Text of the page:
Monday, November 22, 2010

The Title Says It All, Little Humor, Little Satire To Jesus Hates Zombies Featuring Lincoln Hates Werewolves Volume 1: "Yea, Though I Walk . . ."

The Good: Audacious concept, One or two funny lines
The Bad: Short, Proportionally expensive, Artwork
The Basics: Little more than a pamphlet, if one reads the title Jesus Hates Zombies Featuring Lincoln Hates Werewolves Volume 1: "Yea, Though I Walk..." they've gotten the gist of this book.

For those who might not read my many, many reviews, I have a deep love of religious satire. One of the most informative books in recent years was also one of the funniest I found, with The Sinner's Guide To The Evangelical Right. Last year, I also enjoyed the Bill Maher documentary Religulous and Kevin Smith's film Dogma is one of my favorites of all time. My point with all of this is that I love a good poke at organized religion and as a result, I'm a good person to go to about dodgy, possibly heretical books of humor. I have a decent eye for funny and a mind that appreciates smart satire.

So, it is saying something when I write that Jesus Hates Zombies Featuring Lincoln Hates Werewolves is not smart, satirical, or even particularly funny. In fact, it is not much of a book. If you've never heard of this little graphic novel, it is unsurprising; I only stumbled upon it at Barnes & Noble the other day and was surprised it is its own little franchise. The thing is, author Stephen Lindsay seems to say all he wants to say in the premise, which is the title. Actually, the full title of this volume is: Jesus Hates Zombies Featuring Lincoln Hates Werewolves: Volume 1 "Yea, Though I Walk." That's a bit of a mouthful, so I'll just refer to it as Jesus Hates Zombies, even though this is the second in the series. This was preceded by a standalone volume simply entitled Jesus Hates Zombies: Those Slack-Jaw Blues and was followed by Jesus Hates Zombies Featuring Lincoln Hates Werewolves Volume 2 with some inevitable subtitle. But, unfortunately for readers, this is a very limited premise in a limited book, with limited appeal, even to its target demographic.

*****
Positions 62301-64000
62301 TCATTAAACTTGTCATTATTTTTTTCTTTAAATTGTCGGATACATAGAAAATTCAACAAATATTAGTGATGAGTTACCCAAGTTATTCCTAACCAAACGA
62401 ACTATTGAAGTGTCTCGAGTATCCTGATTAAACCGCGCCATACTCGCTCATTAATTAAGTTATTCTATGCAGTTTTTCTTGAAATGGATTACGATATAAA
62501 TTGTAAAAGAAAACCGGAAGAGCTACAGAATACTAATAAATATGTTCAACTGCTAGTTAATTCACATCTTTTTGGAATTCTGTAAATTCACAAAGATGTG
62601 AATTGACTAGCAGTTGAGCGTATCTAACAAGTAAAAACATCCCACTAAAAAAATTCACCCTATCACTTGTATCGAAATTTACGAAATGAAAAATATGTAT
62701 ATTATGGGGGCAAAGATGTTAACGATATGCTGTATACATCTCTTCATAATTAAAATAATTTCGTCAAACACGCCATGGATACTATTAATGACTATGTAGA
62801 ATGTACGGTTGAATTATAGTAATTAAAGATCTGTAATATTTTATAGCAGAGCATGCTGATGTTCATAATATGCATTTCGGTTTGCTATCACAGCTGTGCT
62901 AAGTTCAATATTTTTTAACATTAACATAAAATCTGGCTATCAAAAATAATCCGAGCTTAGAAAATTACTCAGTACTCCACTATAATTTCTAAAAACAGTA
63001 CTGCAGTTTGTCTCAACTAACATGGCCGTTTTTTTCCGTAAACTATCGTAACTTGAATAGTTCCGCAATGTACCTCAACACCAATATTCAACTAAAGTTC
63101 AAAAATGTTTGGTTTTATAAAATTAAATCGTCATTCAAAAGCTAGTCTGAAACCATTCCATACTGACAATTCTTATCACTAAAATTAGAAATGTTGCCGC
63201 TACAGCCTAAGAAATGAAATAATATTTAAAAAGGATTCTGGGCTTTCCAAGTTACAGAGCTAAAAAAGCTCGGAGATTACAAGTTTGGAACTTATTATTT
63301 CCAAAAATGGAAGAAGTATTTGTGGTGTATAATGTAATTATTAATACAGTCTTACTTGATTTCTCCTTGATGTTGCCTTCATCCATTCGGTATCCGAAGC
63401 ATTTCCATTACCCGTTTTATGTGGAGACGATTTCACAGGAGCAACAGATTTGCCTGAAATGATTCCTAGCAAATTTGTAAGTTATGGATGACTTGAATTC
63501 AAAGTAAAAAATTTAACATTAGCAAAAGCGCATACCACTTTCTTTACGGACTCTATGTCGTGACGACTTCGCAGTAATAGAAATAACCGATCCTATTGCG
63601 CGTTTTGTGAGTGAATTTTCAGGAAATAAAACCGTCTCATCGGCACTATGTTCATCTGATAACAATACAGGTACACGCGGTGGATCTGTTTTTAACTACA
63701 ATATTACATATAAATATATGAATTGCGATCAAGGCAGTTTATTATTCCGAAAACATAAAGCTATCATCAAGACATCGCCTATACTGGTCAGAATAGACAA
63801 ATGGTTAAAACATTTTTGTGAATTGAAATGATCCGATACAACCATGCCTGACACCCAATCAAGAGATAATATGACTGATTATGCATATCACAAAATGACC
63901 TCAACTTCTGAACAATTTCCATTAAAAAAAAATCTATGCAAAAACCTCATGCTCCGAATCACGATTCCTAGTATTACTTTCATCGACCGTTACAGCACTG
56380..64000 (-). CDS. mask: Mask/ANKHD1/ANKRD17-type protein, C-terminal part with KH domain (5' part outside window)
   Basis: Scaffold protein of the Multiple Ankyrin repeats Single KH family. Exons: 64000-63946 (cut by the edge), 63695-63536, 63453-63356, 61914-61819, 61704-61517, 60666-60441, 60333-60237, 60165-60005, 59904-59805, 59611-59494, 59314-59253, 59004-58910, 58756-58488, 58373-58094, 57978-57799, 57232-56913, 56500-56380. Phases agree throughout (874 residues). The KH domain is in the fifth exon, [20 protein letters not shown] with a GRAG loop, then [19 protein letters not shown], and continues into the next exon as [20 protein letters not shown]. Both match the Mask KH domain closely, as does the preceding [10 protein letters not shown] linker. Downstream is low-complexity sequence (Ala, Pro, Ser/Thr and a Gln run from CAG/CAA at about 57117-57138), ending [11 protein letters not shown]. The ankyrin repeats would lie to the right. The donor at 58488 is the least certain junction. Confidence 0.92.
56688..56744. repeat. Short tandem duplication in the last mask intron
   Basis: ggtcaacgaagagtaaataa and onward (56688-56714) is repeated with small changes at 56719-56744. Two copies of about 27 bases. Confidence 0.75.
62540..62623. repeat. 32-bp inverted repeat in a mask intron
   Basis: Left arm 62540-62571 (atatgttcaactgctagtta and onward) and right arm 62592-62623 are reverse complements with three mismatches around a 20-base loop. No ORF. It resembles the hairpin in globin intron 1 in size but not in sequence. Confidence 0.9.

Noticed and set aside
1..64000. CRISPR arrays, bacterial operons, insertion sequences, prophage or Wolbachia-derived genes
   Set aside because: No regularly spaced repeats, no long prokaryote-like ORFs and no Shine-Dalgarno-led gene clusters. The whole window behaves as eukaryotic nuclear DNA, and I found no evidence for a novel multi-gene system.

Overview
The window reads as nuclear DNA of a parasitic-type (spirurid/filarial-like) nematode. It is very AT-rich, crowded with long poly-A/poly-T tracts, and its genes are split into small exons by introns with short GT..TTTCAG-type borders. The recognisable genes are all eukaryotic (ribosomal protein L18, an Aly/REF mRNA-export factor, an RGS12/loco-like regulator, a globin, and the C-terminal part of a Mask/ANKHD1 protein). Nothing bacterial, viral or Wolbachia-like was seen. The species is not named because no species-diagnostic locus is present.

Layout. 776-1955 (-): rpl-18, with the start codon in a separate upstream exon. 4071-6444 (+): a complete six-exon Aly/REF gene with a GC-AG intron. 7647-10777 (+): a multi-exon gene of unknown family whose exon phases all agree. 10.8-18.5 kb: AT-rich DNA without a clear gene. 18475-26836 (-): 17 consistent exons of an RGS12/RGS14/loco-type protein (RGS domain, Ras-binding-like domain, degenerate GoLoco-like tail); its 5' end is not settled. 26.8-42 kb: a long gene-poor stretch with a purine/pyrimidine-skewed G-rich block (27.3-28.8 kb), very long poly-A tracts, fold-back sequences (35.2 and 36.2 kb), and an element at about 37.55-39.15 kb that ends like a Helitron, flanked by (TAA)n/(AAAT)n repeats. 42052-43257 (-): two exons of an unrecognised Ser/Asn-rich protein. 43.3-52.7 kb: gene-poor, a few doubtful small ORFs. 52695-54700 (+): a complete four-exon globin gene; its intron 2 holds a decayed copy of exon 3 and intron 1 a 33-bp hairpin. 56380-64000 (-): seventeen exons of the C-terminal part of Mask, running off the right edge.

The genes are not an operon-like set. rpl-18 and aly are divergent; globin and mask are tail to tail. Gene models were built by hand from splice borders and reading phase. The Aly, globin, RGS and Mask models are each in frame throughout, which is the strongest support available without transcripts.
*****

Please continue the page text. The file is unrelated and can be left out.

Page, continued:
Jesus Christ has returned to Earth to beat the skulls in of the walking dead who now roam the streets freely. The zombies do little but wander around, whereby Jesus rescues humans with his bat, named Samson, by knocking their heads off. The scourge of zombies, though, is extensive and Jesus's powers are limited by the faith of the human race. If Jesus can marshal humans to his cause, he will become invincible against the zombies, but faith runs low these days. As a result, Jesus is forced to flee the streets to a church with his sidekick, Laz, where the lone man who remaining there is a giant homosexual who instantly recognizes Jesus and rescues him.

Interspersed throughout Jesus fleeing and meeting with the deeply jealous angel Gabriel are a series of flashbacks to the 1800s. In 1821, Abraham Lincoln encounters a werewolf and slays it. As he ages into the 1860s, he continues to use his ax to kill werewolves whenever he encounters them. But a mysterious cloaked man pops up, determined to protect the werewolves and thwart Lincoln and he stalks him. The issue ends with a flashback story wherein Lincoln wrestles with a man, who then turns over a werewolf for him to kill.